Small Businesses Are Vulnerable To Facebook False Flag Attacks

Share Article

Small business owners may be unaware that their Facebook business pages are vulnerable to sabotage and can disappear overnight whenever a disgruntled employee or competitor decides to launch a false harassment report.

Fremont, CA (PR Web), August 18, 2013 – Many small business owners find that they must depend on social media to bring in enough business to remain profitable. However, this dependency proves to be a two-edged sword when these same social media sites are used for smear campaigns.

“Our monthly sales were showing a 20% improvement over last year until we got hit. That all went away this past July. It felt like a year’s work was all for nothing,” said Irene Mann, Owner of Your Coffee Cups coffee kiosk in Fremont, CA. (http://www.yourcoffeecups.com)

Unlike cases where individuals are targeted, recourse for false harassment reports made against business pages is so slow as to seem nonexistent. From Facebook’s perspective, it makes sense to consistently apply a policy favoring individuals over businesses. However, this same policy puts businesses at a distinct disadvantage when it comes to false reports.

According to Ms. Mann, “We clicked the ‘appeal’ button and had our page reviewed and restored, but got hit again. Since there is no customer service (no phone, no email, no chat) for resolving disputes, we overnighted a letter to Facebook COO, Sheryl Sandburg, but have received no response to date. The young women I employ are working their way through college. Ms. Sandburg’s lack of response is in stark contrast to the philosophy put forward in her book, Lean In.”

This same vulnerability used to exist on the Yelp business directory where unscrupulous companies used to be able to post false negative reviews about their competitors. To its credit, Yelp has largely eliminated the problem by creating a review filter and deterring false reviews by conducting embarrassing “stings” against offenders. Business Week has praised their uniquely effective strategy. http://www.businessweek.com/magazine/a-lie-detector-test-for-online-reviewers-09292011.html

How can it happen that one person can take down a small business?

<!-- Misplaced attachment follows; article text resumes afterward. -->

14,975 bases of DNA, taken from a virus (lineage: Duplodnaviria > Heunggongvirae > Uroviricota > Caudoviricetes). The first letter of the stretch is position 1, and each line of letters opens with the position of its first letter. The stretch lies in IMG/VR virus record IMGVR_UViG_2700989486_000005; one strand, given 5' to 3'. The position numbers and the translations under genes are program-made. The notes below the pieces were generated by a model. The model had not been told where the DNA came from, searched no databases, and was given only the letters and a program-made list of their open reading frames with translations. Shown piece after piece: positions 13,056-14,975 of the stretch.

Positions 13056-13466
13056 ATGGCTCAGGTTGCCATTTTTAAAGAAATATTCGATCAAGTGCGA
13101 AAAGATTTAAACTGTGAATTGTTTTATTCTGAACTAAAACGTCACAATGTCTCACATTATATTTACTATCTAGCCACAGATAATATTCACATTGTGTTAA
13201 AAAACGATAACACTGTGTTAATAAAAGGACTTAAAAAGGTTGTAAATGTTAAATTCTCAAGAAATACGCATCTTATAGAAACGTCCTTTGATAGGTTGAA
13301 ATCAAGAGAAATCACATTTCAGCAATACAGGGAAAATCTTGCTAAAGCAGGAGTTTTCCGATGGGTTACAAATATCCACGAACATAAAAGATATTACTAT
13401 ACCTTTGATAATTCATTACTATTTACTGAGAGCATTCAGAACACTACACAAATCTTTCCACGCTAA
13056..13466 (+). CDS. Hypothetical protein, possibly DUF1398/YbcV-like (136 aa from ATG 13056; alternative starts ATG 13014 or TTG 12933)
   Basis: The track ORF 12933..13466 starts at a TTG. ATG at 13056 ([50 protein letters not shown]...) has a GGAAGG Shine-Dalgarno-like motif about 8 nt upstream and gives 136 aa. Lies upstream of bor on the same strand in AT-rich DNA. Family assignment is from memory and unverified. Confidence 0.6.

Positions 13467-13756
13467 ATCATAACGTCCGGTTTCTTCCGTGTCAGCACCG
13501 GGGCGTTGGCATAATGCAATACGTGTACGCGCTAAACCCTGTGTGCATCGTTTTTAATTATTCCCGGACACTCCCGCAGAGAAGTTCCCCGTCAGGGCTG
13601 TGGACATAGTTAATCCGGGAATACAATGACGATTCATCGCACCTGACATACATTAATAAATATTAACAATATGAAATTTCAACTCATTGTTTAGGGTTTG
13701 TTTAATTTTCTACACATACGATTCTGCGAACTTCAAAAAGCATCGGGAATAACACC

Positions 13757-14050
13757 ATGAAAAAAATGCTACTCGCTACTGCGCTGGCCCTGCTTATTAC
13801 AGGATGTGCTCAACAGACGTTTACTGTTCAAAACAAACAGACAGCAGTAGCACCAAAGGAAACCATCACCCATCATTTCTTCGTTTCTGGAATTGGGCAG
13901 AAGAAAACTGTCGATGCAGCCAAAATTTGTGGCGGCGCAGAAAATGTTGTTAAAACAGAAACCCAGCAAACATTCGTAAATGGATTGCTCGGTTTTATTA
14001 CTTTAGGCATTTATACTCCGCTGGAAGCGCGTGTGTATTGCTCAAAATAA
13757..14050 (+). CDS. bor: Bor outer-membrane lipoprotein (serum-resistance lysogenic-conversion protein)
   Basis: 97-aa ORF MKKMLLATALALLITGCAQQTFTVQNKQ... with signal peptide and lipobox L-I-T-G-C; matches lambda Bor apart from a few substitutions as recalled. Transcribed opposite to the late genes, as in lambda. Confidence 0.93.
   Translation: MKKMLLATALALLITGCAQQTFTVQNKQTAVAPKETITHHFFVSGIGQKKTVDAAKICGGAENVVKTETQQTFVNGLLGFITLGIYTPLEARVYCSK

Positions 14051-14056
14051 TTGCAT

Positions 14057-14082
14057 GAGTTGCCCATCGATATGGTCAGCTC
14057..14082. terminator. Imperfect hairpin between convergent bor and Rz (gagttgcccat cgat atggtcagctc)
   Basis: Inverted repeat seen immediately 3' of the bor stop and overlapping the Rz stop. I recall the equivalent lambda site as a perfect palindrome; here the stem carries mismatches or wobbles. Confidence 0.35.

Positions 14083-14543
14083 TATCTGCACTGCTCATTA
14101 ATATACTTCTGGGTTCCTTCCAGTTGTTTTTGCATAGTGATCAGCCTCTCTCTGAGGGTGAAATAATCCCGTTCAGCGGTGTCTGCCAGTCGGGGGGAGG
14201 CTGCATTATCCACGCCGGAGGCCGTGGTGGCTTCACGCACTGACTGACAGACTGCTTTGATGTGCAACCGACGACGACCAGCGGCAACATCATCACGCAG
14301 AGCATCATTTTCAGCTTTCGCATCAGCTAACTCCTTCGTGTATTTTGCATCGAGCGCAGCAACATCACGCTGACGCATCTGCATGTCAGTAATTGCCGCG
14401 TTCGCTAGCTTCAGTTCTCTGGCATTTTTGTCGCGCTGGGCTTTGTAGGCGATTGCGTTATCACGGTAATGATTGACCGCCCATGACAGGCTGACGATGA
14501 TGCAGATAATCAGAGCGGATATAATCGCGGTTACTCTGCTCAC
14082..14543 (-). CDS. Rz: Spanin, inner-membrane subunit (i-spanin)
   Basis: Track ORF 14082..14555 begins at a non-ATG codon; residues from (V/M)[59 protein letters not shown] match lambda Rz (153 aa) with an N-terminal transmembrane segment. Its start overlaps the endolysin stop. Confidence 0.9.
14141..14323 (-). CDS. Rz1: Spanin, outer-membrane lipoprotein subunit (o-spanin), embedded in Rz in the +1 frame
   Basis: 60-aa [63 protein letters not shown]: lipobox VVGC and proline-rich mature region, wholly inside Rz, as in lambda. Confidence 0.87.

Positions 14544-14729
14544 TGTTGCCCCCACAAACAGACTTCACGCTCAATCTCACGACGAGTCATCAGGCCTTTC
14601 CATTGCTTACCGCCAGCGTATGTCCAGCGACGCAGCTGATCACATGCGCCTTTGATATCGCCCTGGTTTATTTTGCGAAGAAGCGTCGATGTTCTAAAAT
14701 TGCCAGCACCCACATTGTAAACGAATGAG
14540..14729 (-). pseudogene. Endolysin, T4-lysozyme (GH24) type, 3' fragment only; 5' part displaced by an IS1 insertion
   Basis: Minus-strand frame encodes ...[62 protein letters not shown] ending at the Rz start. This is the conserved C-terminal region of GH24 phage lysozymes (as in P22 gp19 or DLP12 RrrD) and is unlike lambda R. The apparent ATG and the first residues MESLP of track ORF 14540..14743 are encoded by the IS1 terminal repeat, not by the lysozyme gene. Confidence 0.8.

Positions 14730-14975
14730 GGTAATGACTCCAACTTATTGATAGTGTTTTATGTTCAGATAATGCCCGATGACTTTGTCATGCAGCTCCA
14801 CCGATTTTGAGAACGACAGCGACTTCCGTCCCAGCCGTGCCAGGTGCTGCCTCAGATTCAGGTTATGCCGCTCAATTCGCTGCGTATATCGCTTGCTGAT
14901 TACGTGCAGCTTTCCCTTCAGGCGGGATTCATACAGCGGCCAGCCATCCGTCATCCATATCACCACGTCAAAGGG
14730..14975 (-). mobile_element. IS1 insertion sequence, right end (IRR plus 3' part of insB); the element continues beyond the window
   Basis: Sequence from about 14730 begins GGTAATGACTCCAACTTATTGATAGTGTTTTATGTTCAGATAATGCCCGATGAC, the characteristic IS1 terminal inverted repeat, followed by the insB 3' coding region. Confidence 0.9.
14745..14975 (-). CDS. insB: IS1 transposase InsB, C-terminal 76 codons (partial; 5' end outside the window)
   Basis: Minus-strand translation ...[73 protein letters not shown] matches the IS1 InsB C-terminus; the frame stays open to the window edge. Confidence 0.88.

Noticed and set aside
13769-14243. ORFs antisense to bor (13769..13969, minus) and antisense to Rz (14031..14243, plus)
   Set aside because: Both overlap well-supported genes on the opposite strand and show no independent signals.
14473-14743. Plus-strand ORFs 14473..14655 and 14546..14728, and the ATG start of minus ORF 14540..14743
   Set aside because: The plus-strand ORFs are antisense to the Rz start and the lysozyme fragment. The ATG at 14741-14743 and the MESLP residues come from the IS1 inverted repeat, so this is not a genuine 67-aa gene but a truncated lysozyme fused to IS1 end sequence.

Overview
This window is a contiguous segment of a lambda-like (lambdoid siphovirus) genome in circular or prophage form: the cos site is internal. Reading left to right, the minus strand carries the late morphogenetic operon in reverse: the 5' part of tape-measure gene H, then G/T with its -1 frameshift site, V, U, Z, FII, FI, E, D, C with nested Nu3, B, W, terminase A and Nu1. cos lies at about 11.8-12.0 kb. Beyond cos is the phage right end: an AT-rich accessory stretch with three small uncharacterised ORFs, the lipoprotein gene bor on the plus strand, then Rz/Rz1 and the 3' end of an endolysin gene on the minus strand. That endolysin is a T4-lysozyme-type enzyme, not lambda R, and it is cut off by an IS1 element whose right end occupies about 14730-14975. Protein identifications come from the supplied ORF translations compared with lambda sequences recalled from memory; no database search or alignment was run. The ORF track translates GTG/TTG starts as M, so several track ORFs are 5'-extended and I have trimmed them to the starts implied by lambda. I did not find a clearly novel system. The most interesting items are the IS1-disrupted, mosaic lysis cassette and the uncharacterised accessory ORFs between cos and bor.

When an employee is fired for legitimate reasons and decides to take revenge, their boss may find themselves victims of slanderous cyber-bullying and eventual shutdown. Because Facebook prioritizes the concerns of individuals over those of its business page holders, it is possible for an individual to recruit a few friends and effectively vote a business page out of existence. When this happens, business owners have no recourse other than clicking an “Appeal” button and praying.
It gets even worse. Recently a researcher discovered a vulnerability where a non-friend can post to your timeline. Facebook’s lack of responsiveness is telling.
http://nakedsecurity.sophos.com/2013/08/19/mark-zuckerbergs-own-facebook-timeline-hacked-by-palestinian-researcher/

Facebook’s lack of responsiveness has come under scrutiny in other contexts as well. People’s objections to “Rape Joke Pages” resulted in a few of them being taken down, but it was not until a boycott campaign targeting advertisers, that substantive action occurred.
http://www.huffingtonpost.com/2013/05/29/facebook-rape-jokes-protest_n_3349319.html

Want to make sure this doesn’t happen to you? Learn from the experience of Your Coffee Cups.
http://www.YourCoffeeCups.com/falsely-flagged

Share article on social media or email:

View article via:

Pdf Print

Contact Author

Irene Mann

Robert Martinez
- select Assumed Name type -
510-755-7834
Email >
Visit website